Tents and Shelters
Ready for a night out? Whether you’re an ultralight alpinist, family of backpackers, devoted hanger, or comfort camper, you'll find the best tents, tarps, and hammocks for your outdoor overnights right here.
Check out our top picks below—including price comparisons—to shelter you in any terrain, trip, or season: winter mountaineering, three-season thru-hiking, warm weather car camping, hammock hanging, alpine bivys, tarps, and emergency shelter.
Or you can browse our thousands of independent tent and shelter ratings and reviews by product type, brand, or price. Written by real-world hikers, backpackers, alpinists, climbers, and paddlers, Trailspace community reviews will help you select a dependable, field-tested, outdoor abode just right for your next adventure.
3-4 Season Convertible
Tarps and Shelters
Little Shop of Hammocks
The North Face
Priceless than $25
$25 - $49.99
$50 - $99.99
$100 - $199.99
$200 - $299.99
$300 - $399.99
$400 - $499.99
$500 and above
Recent Tent/Shelter Reviews
Big Agnes Seedhouse SL3
Set it up in Sweden on an island in the middle of a lake during quiet sunny weather. During the night a heavy storm started and the wind direction had turned, so wasn't set up with the head in the storm. Despite that the tent held up very well and I never feared that it would budge. Was using the storm lines with MSR Needle Stakes as extra. Love it! Full review
Ozark Trail 12' x 10' Family Dome Tent
I had one I used for 10 years. It withstood all kinds of weather. The door zippers finally gave out and got a tear in the floor. I have been looking to replace it and am unable to find anything of comparable quality. To the person looking for the rain fly, I kept mine along with the poles. You can contact me at Amensch4@gmail.com. Loved this tent. Full review
Mollusc Nano 2
I invented this tent so the reader needs to understand first off that I am utterly biased in its favour but I do think it easily solves the hateful summer overheating problem that afflicts just about every other nylon tent and its 'open and close' functionality confers a lot of collateral advantages that people who have used the tent rave about. Yes, we would love it if people want to buy one but as a pretty unique design we also want to put it out to the camping community for feedback so we can… Full review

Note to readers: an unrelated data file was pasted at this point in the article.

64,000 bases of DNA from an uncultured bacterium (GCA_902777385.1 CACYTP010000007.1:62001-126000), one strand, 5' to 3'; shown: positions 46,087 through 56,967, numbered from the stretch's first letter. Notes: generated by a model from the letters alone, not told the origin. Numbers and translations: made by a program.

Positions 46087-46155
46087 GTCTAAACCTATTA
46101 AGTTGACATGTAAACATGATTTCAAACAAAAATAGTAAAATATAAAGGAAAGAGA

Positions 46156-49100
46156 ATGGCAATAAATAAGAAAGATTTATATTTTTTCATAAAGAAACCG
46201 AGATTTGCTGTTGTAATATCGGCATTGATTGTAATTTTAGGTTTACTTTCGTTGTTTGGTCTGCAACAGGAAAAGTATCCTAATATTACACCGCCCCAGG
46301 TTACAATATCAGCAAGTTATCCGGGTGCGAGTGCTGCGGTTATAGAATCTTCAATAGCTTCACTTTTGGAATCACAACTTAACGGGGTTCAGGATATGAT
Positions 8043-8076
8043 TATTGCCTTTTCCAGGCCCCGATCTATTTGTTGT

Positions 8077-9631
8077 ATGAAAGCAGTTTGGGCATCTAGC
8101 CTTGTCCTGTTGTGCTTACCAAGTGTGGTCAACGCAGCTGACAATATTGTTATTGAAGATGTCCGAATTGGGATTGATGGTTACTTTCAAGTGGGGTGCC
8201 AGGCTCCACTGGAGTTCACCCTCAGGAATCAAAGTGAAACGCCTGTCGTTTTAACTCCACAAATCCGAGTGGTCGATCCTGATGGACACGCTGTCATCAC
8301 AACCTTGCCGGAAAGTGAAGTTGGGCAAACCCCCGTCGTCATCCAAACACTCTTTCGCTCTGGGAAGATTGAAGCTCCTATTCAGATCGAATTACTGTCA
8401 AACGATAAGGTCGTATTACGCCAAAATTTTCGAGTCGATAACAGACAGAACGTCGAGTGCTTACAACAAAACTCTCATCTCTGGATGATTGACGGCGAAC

Marmot Limelight 3P
Easy to set up and loved the inner ceiling net. Cold Friday night setup in the dark. I was testing this tent as a Ranger for The Dyrt at Bear Springs Group Campgrounds in Mt. Hood National Forest. Two-minute setup. Love this tent. Top things I liked about the Limelight tent: It comes with a footprint (hate it when those are sold separately). What is normally a few separate poles is just a one-pole-unit-hooked-together, making it a snap to set up quickly. The entire inner ceiling is a net. Full review
ALPS Mountaineering Tasmanian 2
So far we have only set up the tent in the backyard in nice spring weather. First impressions are that the tent quality is very good for the price. The large vestibule gives a neat front porch feel to it. It is very spacious inside for two, and there are gear pockets all around the interior just above the floor. The fabric color is relaxing. We just received this tent and will be updating this review once we use it a few times. First impressions were that this is a well constructed tent with the… Full review
Little Shop of Hammocks Toaster Down Under Quilt
A full length 800 FP HyperDri goose down hammock under quilt rated for 0 F. Available in a large variety of colour combinations and fabric types, I choose the A90 (.9 oz/sq yrd.) olive outside with the same A90 fabric in black on the inside. After testing it out a few nights this winter it is more than capable of taking you down to the 0 degree point. I remained toasty and warm well past freezing on a couple nights. Over stuff of the down is available for those venturing out in sub 0 temps. Very… Full review